Download Example 1
Patch 5C - MetalliClean (with Tele)
Download Example 2
Patch 5D - MasterPuppetSolo (with Les Paul)
Download Example 3
Patch 6C - Canterbury Lead (with Les Paul)
Download Example 4
Patch 7C - Chick N Pickn (with Tele)
Clips recorded through POD HD500 into Focusrite ISA 428 into Pro Tools HD
HD amp modeling. It’s a phrase that may turn off some die-hard players and excite others. But if you’re a guitarist or studio rat that’s interested in access to as many tones as possible, it certainly has to leave you curious. I count myself among the latter group, so it’s hard not to be excited by the possibilities that lie in the 16 amp simulations and more than 100 effects on the new Line 6 POD HD500 multi effect pedal.

Line 6, of course, has changed the guitar recording and performance landscape significantly in the last decade and a half. The Calabasas, California company first turned heads back in 1997 with the digital models in is AxSys amplifier and has since become a studio fixture with products like Amp Farm. But it was the original curiously bean-shaped POD, a desktop amp simulator that could be run directly into an amp, PA, recording desk, or computer, that startled even some of the staunchest purists with its surprisingly authentic tones and flexibility. This latest evolution is the POD HD500, the most feature-laden member of a new line that includes the HD300 and HD400. It is built in a pedalboard configuration to make the vast quantity of tones within range for any stage or studio situation.

Designed With A Player’s Purpose
So how do you make a modeler
feellike a real amplifier? Line 6 says the data crunching abilities of new Analog Devices chips and HD modeling technology enables the HD 500 to emulate complex circuitry variables as specific as A/B push-pull interactions and power supply behaviors—factors that have a lot to do with the dynamics and tactile response that picking and tubes give a player.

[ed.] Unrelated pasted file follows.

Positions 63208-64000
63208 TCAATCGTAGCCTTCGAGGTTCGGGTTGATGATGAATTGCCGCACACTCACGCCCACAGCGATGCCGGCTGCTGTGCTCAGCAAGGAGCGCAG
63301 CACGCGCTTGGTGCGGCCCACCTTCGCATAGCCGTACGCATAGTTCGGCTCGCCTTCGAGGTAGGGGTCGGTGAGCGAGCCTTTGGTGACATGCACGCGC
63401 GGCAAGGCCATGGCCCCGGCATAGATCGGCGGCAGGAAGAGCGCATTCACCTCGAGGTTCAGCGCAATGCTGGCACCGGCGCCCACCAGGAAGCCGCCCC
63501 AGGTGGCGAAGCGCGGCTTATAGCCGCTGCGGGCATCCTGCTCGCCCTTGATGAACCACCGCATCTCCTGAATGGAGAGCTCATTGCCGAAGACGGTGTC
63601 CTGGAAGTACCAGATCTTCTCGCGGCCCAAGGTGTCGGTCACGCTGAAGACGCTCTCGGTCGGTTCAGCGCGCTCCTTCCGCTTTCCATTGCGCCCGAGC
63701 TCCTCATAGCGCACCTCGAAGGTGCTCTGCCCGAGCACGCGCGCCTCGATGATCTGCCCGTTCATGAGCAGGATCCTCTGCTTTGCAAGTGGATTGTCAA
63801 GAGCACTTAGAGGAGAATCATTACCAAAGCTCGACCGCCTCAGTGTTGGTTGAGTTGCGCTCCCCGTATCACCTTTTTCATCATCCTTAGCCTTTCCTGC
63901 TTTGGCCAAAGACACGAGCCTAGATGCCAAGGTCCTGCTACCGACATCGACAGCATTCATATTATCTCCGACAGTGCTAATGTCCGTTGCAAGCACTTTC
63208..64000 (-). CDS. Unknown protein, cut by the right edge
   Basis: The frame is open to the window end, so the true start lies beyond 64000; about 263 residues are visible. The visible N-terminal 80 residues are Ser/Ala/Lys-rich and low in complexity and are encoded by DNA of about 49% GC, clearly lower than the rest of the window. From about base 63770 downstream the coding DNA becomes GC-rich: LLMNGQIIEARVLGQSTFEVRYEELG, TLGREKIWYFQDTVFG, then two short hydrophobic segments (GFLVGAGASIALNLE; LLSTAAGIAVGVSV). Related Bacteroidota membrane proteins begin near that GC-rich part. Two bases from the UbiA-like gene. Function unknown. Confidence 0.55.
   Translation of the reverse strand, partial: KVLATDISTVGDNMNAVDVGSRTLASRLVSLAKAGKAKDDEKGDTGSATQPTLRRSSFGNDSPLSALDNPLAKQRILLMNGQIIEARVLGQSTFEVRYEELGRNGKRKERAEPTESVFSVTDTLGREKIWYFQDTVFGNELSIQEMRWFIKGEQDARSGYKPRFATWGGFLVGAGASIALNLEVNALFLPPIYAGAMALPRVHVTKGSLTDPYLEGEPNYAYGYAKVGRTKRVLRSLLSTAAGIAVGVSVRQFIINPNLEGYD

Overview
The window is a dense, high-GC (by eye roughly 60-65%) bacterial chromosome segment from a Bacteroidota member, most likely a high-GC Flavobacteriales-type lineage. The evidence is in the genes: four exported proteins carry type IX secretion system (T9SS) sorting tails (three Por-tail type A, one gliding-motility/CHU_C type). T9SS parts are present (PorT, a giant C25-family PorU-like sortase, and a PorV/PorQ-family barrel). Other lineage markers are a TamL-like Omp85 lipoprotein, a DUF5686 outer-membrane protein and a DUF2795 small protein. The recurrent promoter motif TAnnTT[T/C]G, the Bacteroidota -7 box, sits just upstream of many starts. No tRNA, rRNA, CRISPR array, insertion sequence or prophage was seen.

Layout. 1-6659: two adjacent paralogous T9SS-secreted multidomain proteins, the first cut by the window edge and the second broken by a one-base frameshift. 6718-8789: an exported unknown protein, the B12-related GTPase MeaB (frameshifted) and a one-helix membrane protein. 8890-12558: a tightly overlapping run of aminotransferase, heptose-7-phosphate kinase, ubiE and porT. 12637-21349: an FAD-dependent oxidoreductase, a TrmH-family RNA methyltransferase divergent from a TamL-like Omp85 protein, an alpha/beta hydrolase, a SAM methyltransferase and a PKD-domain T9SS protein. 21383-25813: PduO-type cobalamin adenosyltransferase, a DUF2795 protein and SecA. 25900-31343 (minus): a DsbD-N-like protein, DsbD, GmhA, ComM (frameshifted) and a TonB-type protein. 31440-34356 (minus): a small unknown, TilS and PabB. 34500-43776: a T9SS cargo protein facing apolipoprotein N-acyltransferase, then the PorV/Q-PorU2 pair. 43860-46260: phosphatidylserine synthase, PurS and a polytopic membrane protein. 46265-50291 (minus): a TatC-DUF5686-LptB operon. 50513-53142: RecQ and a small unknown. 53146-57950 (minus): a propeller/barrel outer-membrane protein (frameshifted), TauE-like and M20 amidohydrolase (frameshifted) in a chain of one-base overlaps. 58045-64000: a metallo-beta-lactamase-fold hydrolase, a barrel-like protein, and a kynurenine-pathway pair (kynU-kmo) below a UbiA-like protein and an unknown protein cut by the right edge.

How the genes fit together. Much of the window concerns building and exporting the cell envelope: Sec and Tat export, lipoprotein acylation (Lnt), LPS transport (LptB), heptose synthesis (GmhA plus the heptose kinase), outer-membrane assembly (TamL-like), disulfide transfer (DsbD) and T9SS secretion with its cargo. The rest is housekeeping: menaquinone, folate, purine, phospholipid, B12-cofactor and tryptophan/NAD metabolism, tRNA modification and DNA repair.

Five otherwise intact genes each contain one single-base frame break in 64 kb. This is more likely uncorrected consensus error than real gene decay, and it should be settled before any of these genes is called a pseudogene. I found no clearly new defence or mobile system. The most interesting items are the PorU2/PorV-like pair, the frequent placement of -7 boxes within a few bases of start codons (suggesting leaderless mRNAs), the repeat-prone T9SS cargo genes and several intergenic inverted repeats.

I’m lucky enough to have some very nice modern and vintage amps to play through on a daily basis. They’re the foundation for what I consider good tone and spongy, touch-sensitive playability. But I don’t have a Supro S6616, ENGL Fireball 100, Bogner Uberschall, Fender Blackface Deluxe Reverb or Hiwatt Custom 100. Would I like to have access to those tones in a pinch? Damn right I would. And if I can get the sounds of a Divided By 13 JRT 9/15, Fender Bassman, Marshall JCM 800, Marshall JTM45, Dr. Z Route 66, Mesa/Boogie Dual Rectifier, Park 75, Vox AC-15 and AC-30—the amps emulations that round out the amp roster in the POD HD500—on top, I’d be pretty excited about the possibilities.

Line 6 did not skimp on effects either. The HD500 comes complete with over 100 of them taken from their M9 and M13 effects boards. There’s the usual assortment of spring reverbs, distortion, fuzz, octaves, EQ, chorus, compression, and so on, but there’s also some quirky effects like the Synth-O-Matic, Obi Wah, Voice Box, Reverse Delay and U-Vibe. And you can use up to eight effects simultaneously, which, when factored in with the amp simulations at your disposal, add up to a formidable set of sound sculpting tools.

The sturdy HD 500 enables you to manage, manipulate, and explore all these options with 512 preset locations, a 48-second looper, 1/4" Aux and Guitar inputs, Variax Digital Input, S/PDIF output, 5-pin MIDI I/O, a chromatic tuner, assignable MIDI footswitch controls and 1/4" stereo FX Send/Returns.

The board is laid out with an expression pedal that can be switched to volume, wah, or pitch effect control depending on how you engage it. There are footswitches on the far left for navigating banks up and down. Footswitches one through four turn the amps and effects on and off, while footswitches five through eight select presets—or when in loop mode, the Record, Play/Stop, Half Speed and Reverse functions. Looping is activated via the Looper switch. To turn on the tuner, you simply hold down the TAP switch on the far right for a few seconds.